0
Professional News
Stigma Keeps Residents From Admitting Psychotropic Use
Psychiatric News
Volume 38 Number 5 page 18-18

Psychiatrists often lambaste the outside world for being prejudiced against the mentally ill. But do they buy into such stigma themselves?

Anchor for JumpAnchor for Jump

Steven Roose, M.D.: "Educators, administrators, and therapists must consider their role in the genesis and perpetuation of these [stigmatizing] attitudes."

It seems so, a study conducted by Steven Roose, M.D., a professor of clinical psychiatry at Columbia University, and colleagues, suggests. The study was reported at the January meeting of the American Psychoanalytic Association in New York City.

The researchers found that psychiatry residents don’t mind telling their superiors and colleagues when they are receiving psychotherapy, but that they tend to hide their taking of psychotropic medications from their superiors and colleagues. The reason? They believe that the use of psychotropic "meds" carries marked stigma in the psychiatric world, whereas the use of psychotherapy does not.

Why does this stigma exist? It may be, Roose conjectured, that psychiatrists look upon the use of psychotherapy as implying that there is only something wrong with a person’s mental "software," that is, that the person has only minor mental defects, whereas they view the use of psychotropic medications as implying that there is something wrong with a person’s mental "hardware," in other words, that the person is seriously mentally ill.

In any event, the study results show that "when we talk about stigma, it starts very early in our training and is very much a part of our field," Roose declared. The study results "are very distressing to me."

Roose and his coworkers sent a 51-item questionnaire to 288 psychiatry residents in New York City to get some idea of how many psychiatry residents are in psychotherapy and/or are taking psychotropic medications, but also to probe for residents’ feelings about sharing personal use of psychotherapy and/or psychotropic medications with their superiors or fellow residents. Responses were obtained from 137 residents, for a response rate of 48 percent.

Of the 137 respondents, 53 were in psychotherapy or psychoanalysis alone; 24 were in psychotherapy or psychoanalysis and taking psychotropic medications; and one was taking psychotropic medications alone. Of the 25 taking medication, 19 were taking antidepressants, six hypnotics, five anxiolytics, two stimulants, one a mood stabilizer, and one an antipsychotic; some were taking more than one medication.

When asked about divulging information about personal use of psychotherapy and/or psychotropic medications, the respondents indicated that, generally, they would be much more likely to tell their superiors and fellow residents that they were in psychotherapy than taking psychotropic medications. For instance, 82 percent said that they would tell their residency training director that they were in psychotherapy, but only 23 percent said that they would report that they were on psychotropic medications. Sixty-one percent said that they would tell their director that they were in psychotherapy, but only 4 percent said that they would tell that person they were on psychotropic medications. While 58 percent indicated that they would confide in a fellow resident that they were in psychotherapy, only 2 percent said that they would discuss their use of psychotropic medications with other residents.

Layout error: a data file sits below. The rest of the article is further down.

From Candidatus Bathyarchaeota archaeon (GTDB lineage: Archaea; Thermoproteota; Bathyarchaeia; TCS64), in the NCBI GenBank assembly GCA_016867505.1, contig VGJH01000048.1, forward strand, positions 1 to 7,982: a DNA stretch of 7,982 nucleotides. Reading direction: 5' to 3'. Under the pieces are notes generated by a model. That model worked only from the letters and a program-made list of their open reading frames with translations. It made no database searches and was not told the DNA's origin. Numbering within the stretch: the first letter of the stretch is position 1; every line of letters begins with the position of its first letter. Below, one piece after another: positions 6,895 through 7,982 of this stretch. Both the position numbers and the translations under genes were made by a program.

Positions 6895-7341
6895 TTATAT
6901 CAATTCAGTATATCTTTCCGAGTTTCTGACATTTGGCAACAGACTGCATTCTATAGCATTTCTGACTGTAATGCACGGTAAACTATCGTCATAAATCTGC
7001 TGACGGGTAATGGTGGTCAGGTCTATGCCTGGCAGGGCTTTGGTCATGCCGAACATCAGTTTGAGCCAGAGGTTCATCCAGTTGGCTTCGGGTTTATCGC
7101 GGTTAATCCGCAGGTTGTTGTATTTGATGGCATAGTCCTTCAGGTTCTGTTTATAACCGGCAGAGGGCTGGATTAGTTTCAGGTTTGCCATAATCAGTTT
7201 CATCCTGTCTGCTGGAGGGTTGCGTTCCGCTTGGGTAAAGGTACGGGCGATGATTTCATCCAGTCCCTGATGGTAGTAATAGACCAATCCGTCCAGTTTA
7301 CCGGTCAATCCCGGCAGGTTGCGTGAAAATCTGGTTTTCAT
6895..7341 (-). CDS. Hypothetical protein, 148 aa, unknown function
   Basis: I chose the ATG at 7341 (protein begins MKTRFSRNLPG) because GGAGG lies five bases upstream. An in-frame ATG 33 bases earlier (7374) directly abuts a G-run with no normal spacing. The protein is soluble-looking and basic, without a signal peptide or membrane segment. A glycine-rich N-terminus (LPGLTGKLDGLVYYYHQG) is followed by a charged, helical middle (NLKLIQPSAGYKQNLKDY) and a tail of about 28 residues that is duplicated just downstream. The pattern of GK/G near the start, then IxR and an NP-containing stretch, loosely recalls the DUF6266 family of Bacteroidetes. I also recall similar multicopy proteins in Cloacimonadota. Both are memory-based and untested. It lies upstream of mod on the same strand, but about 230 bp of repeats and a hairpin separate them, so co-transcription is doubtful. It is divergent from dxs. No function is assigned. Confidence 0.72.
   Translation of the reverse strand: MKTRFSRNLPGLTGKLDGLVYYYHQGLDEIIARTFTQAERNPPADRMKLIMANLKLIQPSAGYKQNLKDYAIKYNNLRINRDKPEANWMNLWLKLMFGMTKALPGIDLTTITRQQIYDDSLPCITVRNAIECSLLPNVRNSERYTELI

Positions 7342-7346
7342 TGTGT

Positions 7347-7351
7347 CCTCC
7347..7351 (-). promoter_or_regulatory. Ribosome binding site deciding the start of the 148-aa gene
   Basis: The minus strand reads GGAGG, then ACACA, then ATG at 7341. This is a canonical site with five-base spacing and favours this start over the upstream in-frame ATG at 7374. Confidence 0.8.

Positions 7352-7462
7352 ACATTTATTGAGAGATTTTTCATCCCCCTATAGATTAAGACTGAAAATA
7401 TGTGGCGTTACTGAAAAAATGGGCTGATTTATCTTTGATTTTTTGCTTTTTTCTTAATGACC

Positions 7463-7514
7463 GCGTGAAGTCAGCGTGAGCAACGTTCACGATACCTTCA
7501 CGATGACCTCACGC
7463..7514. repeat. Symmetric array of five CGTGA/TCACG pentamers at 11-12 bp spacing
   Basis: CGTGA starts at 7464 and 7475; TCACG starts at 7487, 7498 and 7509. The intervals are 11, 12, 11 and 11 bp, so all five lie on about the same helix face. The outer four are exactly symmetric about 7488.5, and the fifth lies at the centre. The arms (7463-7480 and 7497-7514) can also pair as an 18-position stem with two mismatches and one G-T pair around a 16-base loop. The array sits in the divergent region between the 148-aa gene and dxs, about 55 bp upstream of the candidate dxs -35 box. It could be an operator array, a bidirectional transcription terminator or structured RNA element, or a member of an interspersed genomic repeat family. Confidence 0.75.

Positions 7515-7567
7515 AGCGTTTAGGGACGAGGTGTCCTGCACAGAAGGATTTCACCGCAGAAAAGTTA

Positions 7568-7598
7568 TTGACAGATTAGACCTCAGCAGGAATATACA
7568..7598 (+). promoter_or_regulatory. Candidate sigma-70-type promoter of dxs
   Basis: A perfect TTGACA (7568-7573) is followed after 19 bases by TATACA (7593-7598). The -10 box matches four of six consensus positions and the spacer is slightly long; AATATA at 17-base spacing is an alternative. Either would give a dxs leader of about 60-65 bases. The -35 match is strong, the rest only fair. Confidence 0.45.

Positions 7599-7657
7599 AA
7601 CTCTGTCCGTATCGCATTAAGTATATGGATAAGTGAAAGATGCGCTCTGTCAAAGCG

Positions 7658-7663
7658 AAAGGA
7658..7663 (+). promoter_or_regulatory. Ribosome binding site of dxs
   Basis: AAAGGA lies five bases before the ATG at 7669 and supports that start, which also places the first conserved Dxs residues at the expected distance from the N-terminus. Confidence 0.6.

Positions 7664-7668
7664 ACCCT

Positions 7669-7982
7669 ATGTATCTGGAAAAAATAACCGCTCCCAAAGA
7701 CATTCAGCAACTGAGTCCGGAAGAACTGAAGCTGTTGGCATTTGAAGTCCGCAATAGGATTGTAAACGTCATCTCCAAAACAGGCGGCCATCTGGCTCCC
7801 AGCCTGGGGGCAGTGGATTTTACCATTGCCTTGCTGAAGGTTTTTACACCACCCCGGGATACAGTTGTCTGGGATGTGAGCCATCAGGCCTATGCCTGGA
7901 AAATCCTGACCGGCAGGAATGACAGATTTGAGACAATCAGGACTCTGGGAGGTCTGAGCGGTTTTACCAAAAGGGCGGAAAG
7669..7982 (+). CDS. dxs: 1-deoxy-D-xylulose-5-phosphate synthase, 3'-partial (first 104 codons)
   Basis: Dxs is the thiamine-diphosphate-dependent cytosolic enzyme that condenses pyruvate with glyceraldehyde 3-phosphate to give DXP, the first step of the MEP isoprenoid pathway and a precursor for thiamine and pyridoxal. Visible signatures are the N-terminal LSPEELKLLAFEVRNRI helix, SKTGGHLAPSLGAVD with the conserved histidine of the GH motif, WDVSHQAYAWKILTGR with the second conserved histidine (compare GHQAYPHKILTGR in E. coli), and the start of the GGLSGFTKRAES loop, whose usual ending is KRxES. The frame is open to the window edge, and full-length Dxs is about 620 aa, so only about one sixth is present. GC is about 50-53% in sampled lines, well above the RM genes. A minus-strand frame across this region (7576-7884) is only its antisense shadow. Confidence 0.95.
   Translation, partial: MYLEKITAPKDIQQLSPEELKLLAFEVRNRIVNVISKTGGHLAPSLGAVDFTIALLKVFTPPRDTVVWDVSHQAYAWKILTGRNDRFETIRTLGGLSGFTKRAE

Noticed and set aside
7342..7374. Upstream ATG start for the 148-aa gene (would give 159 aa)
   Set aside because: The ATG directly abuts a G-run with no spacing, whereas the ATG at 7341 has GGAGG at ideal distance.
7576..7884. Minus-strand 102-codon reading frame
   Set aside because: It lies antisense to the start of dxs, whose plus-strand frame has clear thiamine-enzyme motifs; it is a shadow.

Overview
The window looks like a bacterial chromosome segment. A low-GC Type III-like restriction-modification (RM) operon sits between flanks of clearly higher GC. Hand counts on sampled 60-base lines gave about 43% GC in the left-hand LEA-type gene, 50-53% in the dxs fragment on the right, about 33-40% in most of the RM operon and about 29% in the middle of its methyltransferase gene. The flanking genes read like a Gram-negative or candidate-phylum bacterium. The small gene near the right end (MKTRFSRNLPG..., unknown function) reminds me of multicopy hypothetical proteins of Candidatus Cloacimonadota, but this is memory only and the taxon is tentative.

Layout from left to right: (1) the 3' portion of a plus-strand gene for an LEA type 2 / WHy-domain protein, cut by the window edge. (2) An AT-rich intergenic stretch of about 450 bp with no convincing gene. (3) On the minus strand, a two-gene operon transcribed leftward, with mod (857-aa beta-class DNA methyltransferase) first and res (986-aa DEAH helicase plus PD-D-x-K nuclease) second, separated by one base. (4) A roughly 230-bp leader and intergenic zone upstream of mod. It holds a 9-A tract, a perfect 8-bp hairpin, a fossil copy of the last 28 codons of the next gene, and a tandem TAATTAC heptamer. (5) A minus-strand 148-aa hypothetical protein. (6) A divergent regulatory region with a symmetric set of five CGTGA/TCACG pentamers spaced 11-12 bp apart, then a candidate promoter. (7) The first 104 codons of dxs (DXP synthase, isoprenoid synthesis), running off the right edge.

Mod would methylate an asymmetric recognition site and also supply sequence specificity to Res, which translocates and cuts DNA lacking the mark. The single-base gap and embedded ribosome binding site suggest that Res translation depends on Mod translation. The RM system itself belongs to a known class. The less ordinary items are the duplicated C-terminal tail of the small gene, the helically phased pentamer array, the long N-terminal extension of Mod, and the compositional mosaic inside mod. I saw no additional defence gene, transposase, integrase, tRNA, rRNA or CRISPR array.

The reason for these actions, respondents indicated, is that they believe that the use of psychotropic medications carries significant stigma in the psychiatric world, whereas the use of psychotherapy does not. For instance, 102 reported that they thought that psychotherapy carries minimal stigma within psychiatry training programs, whereas only 23 considered this to be the case with psychotropic medications. Forty-two said that they thought psychotherapy connotes minimal stigma within the field of psychiatry, but only 3 thought this to be the case regarding the use of psychotropic medications.

"The disheartening finding that residents associate stigma with the use of psychotropic medications may have profound implications for residents’ personal psychiatric treatment, as well as their treatment of patients," Roose and his team concluded in their study paper. "It is probable that this perception of stigma extends well beyond residency training and is prevalent in our professional environment as well. Educators, administrators, and therapists must consider their role in the genesis and perpetuation of these attitudes." ▪

Anchor for JumpAnchor for Jump

Steven Roose, M.D.: "Educators, administrators, and therapists must consider their role in the genesis and perpetuation of these [stigmatizing] attitudes."

It seems so, a study conducted by Steven Roose, M.D., a professor of clinical psychiatry at Columbia University, and colleagues, suggests. The study was reported at the January meeting of the American Psychoanalytic Association in New York City.

Interactive Graphics

Video

NOTE:
Citing articles are presented as examples only. In non-demo SCM6 implementation, integration with CrossRef’s "Cited By" API will populate this tab (http://www.crossref.org/citedby.html).
Related Articles
Articles